Evidence that serotonin reuptake modulators increase the density of serotonin innervation in the forebrain

Lijun Zhou, Kai Xing Huang, Alexsandar Kecojevic, Annie M. Welsh, Vassilis E. Koliatsos

Research output: Contribution to journalArticlepeer-review

41 Scopus citations


The mechanism of action of commonly used antidepressants remains an issue of debate. In the experiments reported here we studied the effects of three representative compounds, the selective serotonin reuptake inhibitor fluoxetine, the selective serotonin reuptake enhancer tianeptine and the selective norepinephrine reuptake inhibitor desipramine on the structure of central serotonin pathways after a 4-week administration. We found that the serotonin modulators fluoxetine and tianeptine, but not desipramine, increase the density of 5-HT and serotonin transporter (SERT)-immunoreactive axons in the neocortical layer IV and certain forebrain limbic areas, such as piriform cortex and the shell region of nucleus accumbens. These changes were noted in the absence of a significant effect of serotonin antidepressants on the expression of tryptophan hydroxylase (TPH-2), i.e. the rate-limiting enzyme for 5-HT biosynthesis and of SERT at the mRNA level. In addition, we found that anterogradely filled terminal axons from injections of biotinylated dextran amine into the dorsal raphe showed significantly more branching in animals treated with fluoxetine compared with animals treated with liposyn vehicle. Our findings suggest that antidepressants may exert very selective structural effects on their cognate monoamine systems in normal animals and raise the possibility that neurotrophic mechanisms may play a role in their clinical efficacy.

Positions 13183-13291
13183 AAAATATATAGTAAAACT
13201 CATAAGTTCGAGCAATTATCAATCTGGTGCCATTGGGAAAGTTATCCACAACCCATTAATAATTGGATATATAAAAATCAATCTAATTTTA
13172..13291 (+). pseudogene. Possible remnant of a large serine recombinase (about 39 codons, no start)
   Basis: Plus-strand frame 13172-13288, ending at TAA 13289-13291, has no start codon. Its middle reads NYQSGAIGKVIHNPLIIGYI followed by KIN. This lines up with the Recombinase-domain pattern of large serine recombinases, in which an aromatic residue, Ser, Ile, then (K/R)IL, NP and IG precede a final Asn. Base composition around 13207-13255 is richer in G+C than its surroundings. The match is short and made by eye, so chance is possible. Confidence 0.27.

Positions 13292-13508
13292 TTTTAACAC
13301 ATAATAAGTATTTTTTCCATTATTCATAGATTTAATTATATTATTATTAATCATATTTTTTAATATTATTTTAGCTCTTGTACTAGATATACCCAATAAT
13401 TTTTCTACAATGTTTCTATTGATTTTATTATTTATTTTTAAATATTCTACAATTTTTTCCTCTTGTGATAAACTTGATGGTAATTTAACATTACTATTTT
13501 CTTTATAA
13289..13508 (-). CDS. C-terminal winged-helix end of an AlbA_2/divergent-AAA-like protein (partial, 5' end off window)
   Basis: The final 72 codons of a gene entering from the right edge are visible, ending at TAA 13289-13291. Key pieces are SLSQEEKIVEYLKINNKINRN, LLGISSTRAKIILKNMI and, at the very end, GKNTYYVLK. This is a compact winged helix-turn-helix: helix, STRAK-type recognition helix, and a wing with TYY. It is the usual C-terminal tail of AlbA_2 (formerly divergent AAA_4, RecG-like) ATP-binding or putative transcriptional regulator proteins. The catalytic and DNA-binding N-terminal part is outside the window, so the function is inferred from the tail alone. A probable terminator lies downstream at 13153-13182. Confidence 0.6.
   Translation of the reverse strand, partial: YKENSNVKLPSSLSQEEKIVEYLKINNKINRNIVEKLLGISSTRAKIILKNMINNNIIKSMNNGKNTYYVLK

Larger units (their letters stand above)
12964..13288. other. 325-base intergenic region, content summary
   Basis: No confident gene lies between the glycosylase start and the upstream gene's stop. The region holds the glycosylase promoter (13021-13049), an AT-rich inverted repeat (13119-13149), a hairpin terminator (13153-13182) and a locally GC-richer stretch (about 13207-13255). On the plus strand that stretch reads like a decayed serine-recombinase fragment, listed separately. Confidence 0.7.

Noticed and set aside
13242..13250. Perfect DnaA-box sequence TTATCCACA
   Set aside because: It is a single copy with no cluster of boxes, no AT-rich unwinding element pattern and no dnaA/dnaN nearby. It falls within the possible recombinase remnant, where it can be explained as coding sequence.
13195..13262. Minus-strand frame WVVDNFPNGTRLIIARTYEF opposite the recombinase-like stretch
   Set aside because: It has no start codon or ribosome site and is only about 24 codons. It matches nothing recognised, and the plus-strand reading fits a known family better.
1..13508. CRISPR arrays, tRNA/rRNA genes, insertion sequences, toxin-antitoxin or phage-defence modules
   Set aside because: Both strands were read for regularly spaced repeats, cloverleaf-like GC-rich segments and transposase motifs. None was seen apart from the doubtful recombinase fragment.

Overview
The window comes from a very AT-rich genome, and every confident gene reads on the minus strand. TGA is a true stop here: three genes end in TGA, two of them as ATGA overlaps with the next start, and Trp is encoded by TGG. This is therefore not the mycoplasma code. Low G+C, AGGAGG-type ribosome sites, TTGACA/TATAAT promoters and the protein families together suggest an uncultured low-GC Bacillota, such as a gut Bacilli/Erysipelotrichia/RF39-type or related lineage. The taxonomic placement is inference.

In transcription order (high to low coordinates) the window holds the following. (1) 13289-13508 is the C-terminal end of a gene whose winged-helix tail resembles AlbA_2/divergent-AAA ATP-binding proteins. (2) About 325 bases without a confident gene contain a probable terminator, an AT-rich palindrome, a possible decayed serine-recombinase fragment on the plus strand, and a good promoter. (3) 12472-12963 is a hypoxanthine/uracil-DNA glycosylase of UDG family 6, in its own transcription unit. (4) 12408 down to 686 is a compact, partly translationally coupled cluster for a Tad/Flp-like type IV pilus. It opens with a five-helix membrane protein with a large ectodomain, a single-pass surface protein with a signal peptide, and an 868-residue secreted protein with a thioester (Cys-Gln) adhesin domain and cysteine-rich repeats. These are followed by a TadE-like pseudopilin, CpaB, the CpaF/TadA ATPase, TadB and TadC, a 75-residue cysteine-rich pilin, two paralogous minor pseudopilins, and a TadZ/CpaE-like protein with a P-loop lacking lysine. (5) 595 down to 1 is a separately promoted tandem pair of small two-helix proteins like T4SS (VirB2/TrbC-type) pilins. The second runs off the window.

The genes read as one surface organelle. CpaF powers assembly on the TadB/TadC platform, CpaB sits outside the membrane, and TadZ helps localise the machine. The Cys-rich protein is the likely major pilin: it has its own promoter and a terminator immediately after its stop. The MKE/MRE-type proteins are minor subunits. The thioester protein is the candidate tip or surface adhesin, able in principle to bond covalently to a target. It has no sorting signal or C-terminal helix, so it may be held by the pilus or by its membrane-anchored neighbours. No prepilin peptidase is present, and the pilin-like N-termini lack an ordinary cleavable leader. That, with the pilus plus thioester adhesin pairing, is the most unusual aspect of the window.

Original languageEnglish (US)
Pages (from-to)396-406
Number of pages11
JournalJournal of Neurochemistry
Issue number2
StatePublished - Jan 2006


  • Brain-derived neurotrophic factor
  • Fluoxetine
  • Limbic system
  • Serotonin transporter
  • Sprouting
  • Tianeptine

ASJC Scopus subject areas

  • Biochemistry
  • Cellular and Molecular Neuroscience


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